Originally published in RCR Wireless on July 18, 2017
Moving VoLTE to OTS hardware is a step toward virtual VoLTE
For mobile network operators, voice over LTE is one of the most promising use cases for network functions virtualization. VoLTE promises not only better quality voice calls, but also the many benefits of IP-based telephony, including number portability and easier integration with the IP-based systems that define most office work environments.
When carriers “dig into the ROI,” VoLTE makes sense for several reasons, according to Genband COO Steve Bruny. Speaking at the company’s annual Perspectives conference this year, Bruny said that in addition to freeing up spectrum for higher value use cases, VoLTE also yields coverage gains for the radio access network, as well as end user benefits like HD voice.
“Enhanced voice services along with advanced media processing and transcoding solutions that can separate and optimize media and signaling allow mobile service providers to deliver superior voice quality to their customers with increased access network capacity,” said analyst Greg Collins of Exact Ventures.
Genband offers enhanced voice services transcoding through its advanced media software, which the company recently made available as a virtual function on an off-the-shelf rack mount server.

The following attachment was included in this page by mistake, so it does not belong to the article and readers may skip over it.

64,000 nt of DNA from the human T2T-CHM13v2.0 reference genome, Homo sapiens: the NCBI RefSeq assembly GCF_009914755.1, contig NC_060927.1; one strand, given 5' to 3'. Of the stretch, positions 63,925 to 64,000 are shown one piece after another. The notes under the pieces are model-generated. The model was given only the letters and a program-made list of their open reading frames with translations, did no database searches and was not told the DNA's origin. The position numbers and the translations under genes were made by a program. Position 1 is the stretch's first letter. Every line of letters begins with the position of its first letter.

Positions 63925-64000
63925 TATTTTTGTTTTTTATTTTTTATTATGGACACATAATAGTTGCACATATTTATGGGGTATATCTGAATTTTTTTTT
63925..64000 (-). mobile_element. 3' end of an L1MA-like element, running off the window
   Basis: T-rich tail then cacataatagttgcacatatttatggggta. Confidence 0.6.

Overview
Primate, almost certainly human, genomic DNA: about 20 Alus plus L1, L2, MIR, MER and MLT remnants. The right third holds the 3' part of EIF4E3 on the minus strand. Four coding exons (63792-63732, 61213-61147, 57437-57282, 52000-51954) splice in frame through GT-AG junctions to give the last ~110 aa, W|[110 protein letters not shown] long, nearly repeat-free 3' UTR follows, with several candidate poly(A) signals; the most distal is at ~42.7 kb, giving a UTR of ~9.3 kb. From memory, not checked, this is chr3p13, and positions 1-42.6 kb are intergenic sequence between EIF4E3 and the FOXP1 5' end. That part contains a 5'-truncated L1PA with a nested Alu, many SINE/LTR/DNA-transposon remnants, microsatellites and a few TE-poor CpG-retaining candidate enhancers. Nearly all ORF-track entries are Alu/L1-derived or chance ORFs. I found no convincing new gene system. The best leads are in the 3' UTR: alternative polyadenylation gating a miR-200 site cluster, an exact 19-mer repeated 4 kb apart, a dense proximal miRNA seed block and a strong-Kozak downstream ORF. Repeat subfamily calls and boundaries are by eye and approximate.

Bruny said Verizon Wireless has deployed the world’s largest transcoding project using Genband’s technology. He said operators can deploy the technology using their existing infrastructure, off-the-shelf hardware, or a fully virtual solution running in the cloud.
So far, none of the 170 million mobile subscribers using VoLTE services enabled by Genband are using virtual VoLTE, but the migration of Genband’s advanced media software to OTS hardware is a big step in that direction. Sanjay Bhatia, VP of solutions marketing at Genband, said carrier customers are definitely interested in virtualizing the media functions that support VoLTE.
“There’s demand for virtualizing some of those media processing functions: media processing and transcoding and interworking for virtual IMS networks … we’re clearly seeing some demand there,” said Bhatia.
Bruny said Genband’s carrier customers have stopped asking questions about how virtualized functions work, and have started asking questions about how these functions can impact the bottom line.
“The business case is positive to move to enhanced voice services,” said Bruny. “We know a few or more operators are doing it. The ROI is positive. These carriers will have better radio coverage and better user experience, and others will follow them I think. … The leaders in our industry are well aware that we have to evolve to a distributed cloud architecture. The internet of everything is here to stay and virtualized networks are no longer going to be an afterthought.”
Genband is set to merge with Sonus, which offers VoLTE solutions of its own. The two companies are in a quiet period until later this summer and cannot discuss anything related to the merger until then.